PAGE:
Academic journal article Library Technology Reports

Tools for Use

Academic journal article Library Technology Reports

Tools for Use

Article excerpt

There are many tools available to libraries to facilitate communication, project management, and work flow. All of the tools highlighted in this chapter fall into one of three categories:

* free on a small-scale or trial basis

* open-source and thus "free," but will require some staff time

* free

Many tools that are available on a free basis with limited features can be upgraded to the pay version inexpensively. The pay version will often allow you to utilize more features; however, for many, the free versions work fine. For most of the tools, institutional accounts are available. Open-source options are, of course, free, but most do require that you have server space and someone who can install and run the software. The tools that are free and do not require server space are referred to as "hosted." This means you will have less control, but you will not need someone to install and customize the tool for you. There are also many, many services available on the Web to organizations that can afford to pay. Some of them have very limited free trials, often 30 or 60 days. I believe that most libraries cannot afford the high-priced services of these companies, so I have left them off this list. If you prefer to go with the higher priced services, they are easily findable on the Web.

Web Conferencing

VMukti Meeting Place free, open-source

Meeting Place, a software tool from VMukti, allows you to schedule a one-time meeting, set up a recurring meeting, create a space for ongoing meetings (essentially an open room), and create instant meetings. The interface is easy to use. Meeting Place uses a combination of .NET Framework and Asterisk to eliminate the need for users to download a client onto their computer. Meetings can be open or private, and there are many modules and options from which to choose.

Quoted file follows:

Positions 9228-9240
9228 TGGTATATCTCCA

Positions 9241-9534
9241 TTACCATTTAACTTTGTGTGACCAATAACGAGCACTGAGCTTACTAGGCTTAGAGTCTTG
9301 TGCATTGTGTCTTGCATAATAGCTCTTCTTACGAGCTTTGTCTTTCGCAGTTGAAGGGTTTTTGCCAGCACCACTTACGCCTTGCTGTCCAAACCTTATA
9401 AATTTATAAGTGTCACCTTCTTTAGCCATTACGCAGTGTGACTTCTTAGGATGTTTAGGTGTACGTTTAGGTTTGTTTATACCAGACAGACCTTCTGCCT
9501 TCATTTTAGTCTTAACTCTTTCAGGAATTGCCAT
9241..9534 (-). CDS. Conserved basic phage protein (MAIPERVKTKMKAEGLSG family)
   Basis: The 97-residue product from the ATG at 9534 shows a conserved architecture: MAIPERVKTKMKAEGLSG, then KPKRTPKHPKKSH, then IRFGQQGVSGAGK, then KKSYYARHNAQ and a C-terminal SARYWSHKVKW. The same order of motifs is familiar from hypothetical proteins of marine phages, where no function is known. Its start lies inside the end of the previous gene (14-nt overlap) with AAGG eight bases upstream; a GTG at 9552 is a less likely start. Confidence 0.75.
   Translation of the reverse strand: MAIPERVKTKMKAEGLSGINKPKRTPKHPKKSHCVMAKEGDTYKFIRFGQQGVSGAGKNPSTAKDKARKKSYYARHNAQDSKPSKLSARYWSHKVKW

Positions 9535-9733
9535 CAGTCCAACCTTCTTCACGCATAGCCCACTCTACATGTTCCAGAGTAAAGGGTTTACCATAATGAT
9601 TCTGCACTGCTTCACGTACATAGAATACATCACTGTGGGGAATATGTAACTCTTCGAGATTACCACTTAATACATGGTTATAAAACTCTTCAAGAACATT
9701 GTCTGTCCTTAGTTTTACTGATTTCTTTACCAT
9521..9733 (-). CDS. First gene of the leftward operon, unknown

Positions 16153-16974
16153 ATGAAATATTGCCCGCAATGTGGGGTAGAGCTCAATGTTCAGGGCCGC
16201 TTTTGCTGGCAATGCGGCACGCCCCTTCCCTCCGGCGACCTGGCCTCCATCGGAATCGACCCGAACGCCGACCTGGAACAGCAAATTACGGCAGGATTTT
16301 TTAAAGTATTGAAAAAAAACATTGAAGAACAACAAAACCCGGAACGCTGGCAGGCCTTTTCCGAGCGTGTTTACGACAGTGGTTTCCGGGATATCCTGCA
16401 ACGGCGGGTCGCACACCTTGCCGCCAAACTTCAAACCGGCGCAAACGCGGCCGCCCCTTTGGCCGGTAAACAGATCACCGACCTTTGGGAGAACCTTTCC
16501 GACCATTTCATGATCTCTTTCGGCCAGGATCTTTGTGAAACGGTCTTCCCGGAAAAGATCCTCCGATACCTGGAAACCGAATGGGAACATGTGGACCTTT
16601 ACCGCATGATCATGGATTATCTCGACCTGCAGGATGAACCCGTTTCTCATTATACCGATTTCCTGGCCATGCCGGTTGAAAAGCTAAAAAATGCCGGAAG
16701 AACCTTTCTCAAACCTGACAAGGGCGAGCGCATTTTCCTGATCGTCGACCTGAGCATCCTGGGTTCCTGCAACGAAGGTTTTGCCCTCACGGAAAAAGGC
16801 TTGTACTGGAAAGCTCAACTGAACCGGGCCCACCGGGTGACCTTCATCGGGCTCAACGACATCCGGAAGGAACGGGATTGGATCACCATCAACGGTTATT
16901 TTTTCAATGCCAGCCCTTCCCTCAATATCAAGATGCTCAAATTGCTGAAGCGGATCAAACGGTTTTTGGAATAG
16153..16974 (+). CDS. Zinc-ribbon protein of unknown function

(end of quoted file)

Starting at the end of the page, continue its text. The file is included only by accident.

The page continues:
Meeting Place is an open-source tool and offers a range of video, audio, and Web conferencing options. To install and run Meeting Place, you need a server running an SQL database. In addition to documentation, VMukti has video tutorials on everything from setting up your server for Meeting Place to using the poll feature of the tool. VMukti provides support for all its tools, with additional installation and training support offered for $100 USD.

DimDim

free, open-source, or hosted at $8 per month, $99 per year

DimDim is a browser-based Web conferencing tool that allows audio, video, screen, and document sharing; whiteboards with annotations; multiuser chat options; polls; a

Question Manager that acts like a moderated Q&A; and a recording and archiving feature. DimDim will soon be able to integrate with Moodle, an open-source course management system, and options are being explored for use with Sakai, an open-source learning system, and dotLRN, an open-source learning system built at MIT.

There are two options when using DimDim. It is a free, open-source tool licensed under a Mozilla Public License 1.1 with attribution. DimDim has been ported to Windows and Linux servers, and it supports languages other than English, though the specific languages supported were not listed on the DimDim Web site. The Web site cautions that this open-source release is meant for "technically skilled early adopters." DimDim does have a hosted version, which runs on their server. This service costs $8 a month or $99 per year, and attendees are limited to 20 per meeting, with unlimited meetings.

Attendees using DimDim must use at least IE 6 or Firefox 1.5. There is no download required for users. Presenters must use IE6 or Firefox 1.5 on Windows XP/2000/2003.

Yugma

free for 10 people and with limited features; scale pricing for more attendees and features

Yugma is a hosted Web conferencing tool, so it does not require that you have server space. It does require the person calling the meeting to install a program on their computer. …

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